Parents

Helping the Picky Eater

It is normal for children to be picky.  After your child's first birthday, his or her growth will slow down and your child will eat less food.  As your child's eating habits change don't worry that he or she is not eating enough food.  When offered healthy foods, most children do a good job of eating a balanced diet all by themselves. Keep in mind that:

  

1.  Children naturally have wide swings in appetite.  It is common for children to eat good one day and then eat almost nothing the next.

  

2.  Younger children have small stomachs and can eat as often as 5 or 6 times a day.  Plan healthy snacks as part of the daily meal schedule.

  

3.  Your responsibility as a parent is to provide healthy food for your child.  It is your child's job to decide how much he or she needs to eat.  If your child is not hungry for a meal, they will have another chance to eat at the next meal or snack.

  

4.  Children often have food jags where they eat only one or two favorite foods.  Don't worry, just continue offering your child's favorite foods along with new ones.

  

5.  Don't force your child to eat.  Children only eat enough to satisfy their hunger.  They will usually stop eating when they are full.

   

6.  Children can be very persistent.  Don't give in to preparing special foods just so they will eat.  Offer what the family is eating and if they refuse they will have a chance to eat again at the next meal or snack.

 

 

Providing Healthy School Lunches

School days are here and kids have an easier time with learning when they eat breakfast and a healthy lunch. Good nutrition is essential for your child to have a great day of learning.  School foods aren't always that healthy, but if you send a lunch with your kids, you know they are eating healthy foods. Click here to get some tips for packing healthy school lunches.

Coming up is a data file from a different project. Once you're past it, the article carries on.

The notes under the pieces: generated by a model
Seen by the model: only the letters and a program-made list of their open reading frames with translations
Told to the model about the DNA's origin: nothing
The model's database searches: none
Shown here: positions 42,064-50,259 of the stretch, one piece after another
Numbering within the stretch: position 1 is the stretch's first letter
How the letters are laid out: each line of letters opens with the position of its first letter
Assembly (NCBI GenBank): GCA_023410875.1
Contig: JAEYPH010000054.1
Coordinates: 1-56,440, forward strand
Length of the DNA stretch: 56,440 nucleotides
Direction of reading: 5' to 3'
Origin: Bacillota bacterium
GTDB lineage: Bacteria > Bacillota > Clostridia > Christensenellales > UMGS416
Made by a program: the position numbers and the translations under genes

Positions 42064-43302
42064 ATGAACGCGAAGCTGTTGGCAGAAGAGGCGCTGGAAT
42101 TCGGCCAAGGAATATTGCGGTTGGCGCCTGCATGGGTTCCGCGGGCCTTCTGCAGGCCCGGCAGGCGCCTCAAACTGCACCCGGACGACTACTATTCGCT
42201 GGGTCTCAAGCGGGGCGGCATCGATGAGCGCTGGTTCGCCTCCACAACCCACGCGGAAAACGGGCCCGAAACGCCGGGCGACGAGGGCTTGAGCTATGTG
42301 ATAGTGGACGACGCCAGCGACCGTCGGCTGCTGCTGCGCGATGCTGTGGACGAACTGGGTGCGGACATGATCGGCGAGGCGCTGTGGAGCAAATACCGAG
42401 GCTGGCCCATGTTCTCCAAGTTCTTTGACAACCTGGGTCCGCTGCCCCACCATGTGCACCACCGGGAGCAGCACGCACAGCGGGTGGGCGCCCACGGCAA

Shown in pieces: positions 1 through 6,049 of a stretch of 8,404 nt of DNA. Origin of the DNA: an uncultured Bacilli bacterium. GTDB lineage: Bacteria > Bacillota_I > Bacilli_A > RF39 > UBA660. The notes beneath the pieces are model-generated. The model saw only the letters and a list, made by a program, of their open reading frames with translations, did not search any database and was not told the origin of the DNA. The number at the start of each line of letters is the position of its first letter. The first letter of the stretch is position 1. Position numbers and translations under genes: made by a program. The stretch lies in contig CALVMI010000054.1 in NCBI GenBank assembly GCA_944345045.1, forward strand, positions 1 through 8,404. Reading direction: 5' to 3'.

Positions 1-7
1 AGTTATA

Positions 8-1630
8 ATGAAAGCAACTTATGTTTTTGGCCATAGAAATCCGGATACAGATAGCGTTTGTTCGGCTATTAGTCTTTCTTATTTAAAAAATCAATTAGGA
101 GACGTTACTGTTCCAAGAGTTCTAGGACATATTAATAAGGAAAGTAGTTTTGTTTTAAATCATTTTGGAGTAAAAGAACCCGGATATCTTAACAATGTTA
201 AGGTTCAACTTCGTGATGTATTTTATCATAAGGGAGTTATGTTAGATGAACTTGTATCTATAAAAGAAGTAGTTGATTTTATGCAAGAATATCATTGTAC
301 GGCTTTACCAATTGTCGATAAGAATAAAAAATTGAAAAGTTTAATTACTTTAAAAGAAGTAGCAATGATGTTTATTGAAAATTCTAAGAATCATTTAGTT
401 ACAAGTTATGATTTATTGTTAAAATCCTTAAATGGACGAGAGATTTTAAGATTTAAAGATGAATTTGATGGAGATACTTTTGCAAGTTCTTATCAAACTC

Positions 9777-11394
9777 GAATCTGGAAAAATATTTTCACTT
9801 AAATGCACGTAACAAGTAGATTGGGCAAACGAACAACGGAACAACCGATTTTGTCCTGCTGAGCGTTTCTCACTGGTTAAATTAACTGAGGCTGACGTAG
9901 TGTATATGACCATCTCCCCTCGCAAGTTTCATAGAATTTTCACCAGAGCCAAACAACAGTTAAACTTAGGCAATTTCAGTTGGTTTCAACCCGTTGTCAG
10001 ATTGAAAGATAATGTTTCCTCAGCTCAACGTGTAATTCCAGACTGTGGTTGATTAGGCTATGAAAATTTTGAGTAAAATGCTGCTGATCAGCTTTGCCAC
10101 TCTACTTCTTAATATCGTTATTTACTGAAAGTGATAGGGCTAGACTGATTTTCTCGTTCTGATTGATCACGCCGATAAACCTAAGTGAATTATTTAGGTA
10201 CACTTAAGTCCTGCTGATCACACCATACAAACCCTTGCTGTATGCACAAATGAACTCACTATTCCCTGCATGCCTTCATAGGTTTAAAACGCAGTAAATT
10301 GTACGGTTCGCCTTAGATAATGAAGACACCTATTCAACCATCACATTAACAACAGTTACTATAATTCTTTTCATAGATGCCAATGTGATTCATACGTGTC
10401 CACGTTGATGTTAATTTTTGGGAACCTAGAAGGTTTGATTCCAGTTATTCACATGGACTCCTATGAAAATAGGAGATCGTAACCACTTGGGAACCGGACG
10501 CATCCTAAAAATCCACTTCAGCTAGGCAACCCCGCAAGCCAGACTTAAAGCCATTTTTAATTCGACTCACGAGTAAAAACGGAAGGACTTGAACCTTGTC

Juice Use in Children   

Children today are drinking more juice, pop, and other sweetened beverages than necessary.  These products taste good, but kids often fill up on them and this decreases their appetite for other healthy foods and drinks.  Children then miss out on important vitamins and minerals.  Too many liquids can also dull a child's appetite, causing them to eat less at meal time.  Increased pop consumption among children is one of the single biggest changes in drinking habits leading to childhood obesity.  

     

• Younger children aged 1 to 6 should only have 4-6 ounces of juice per day.
   

•  Older children should be limited to 8-12 ounces of juice per day.
    

•  Avoid fruit drinks or fruit sodas, since they often have very little fruit in them.
    

•  When you give your child juice make sure it is 100% pasteurized fruit juice, NOT drinks.
   

•  Remember the recommended servings of fruit juice are actually limits.  Your child doesn't have to drink any fruit juice especially if he is eating 2-3 servings whole fruit daily. Whole fruit has less sugar, more fiber and trace nutrients not found in fruit juice.
    

•  If your child is a picky eater, has a poorly balanced diet, cavities, diarrhea chronic abdominal pain or is overweight, then you should take steps to limit his intake of juice and other sweetened beverages.
     

•  In general, if your child is eating a well balanced diet, including some fresh fruits and vegetables, is drinking 12-24 ounces of milk everyday, and doesn't have a problem with cavities or being overweight, then he likely isn't drinking too many sweetened beverages.

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